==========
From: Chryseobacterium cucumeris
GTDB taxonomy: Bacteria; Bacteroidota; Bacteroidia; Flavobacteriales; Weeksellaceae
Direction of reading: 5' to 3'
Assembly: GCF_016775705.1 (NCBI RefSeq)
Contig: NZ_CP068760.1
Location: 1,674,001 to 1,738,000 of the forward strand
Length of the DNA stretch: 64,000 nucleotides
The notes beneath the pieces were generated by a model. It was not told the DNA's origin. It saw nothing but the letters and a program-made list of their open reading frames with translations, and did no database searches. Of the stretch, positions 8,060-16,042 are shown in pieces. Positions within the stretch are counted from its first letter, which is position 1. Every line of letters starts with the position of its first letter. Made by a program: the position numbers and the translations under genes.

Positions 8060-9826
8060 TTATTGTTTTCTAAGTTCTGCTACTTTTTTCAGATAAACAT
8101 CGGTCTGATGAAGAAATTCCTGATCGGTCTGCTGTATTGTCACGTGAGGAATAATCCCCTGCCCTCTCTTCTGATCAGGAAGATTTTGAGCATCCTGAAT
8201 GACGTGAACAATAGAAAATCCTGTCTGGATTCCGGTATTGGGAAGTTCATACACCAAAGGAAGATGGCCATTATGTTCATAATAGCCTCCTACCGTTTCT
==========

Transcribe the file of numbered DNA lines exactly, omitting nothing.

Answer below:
From: Chryseobacterium cucumeris
GTDB taxonomy: Bacteria; Bacteroidota; Bacteroidia; Flavobacteriales; Weeksellaceae
Direction of reading: 5' to 3'
Assembly: GCF_016775705.1 (NCBI RefSeq)
Contig: NZ_CP068760.1
Location: 1,674,001 to 1,738,000 of the forward strand
Length of the DNA stretch: 64,000 nucleotides
The notes beneath the pieces were generated by a model. It was not told the DNA's origin. It saw nothing but the letters and a program-made list of their open reading frames with translations, and did no database searches. Of the stretch, positions 8,060-16,042 are shown in pieces. Positions within the stretch are counted from its first letter, which is position 1. Every line of letters starts with the position of its first letter. Made by a program: the position numbers and the translations under genes.

Positions 8060-9826
8060 TTATTGTTTTCTAAGTTCTGCTACTTTTTTCAGATAAACAT
8101 CGGTCTGATGAAGAAATTCCTGATCGGTCTGCTGTATTGTCACGTGAGGAATAATCCCCTGCCCTCTCTTCTGATCAGGAAGATTTTGAGCATCCTGAAT
8201 GACGTGAACAATAGAAAATCCTGTCTGGATTCCGGTATTGGGAAGTTCATACACCAAAGGAAGATGGCCATTATGTTCATAATAGCCTCCTACCGTTTCT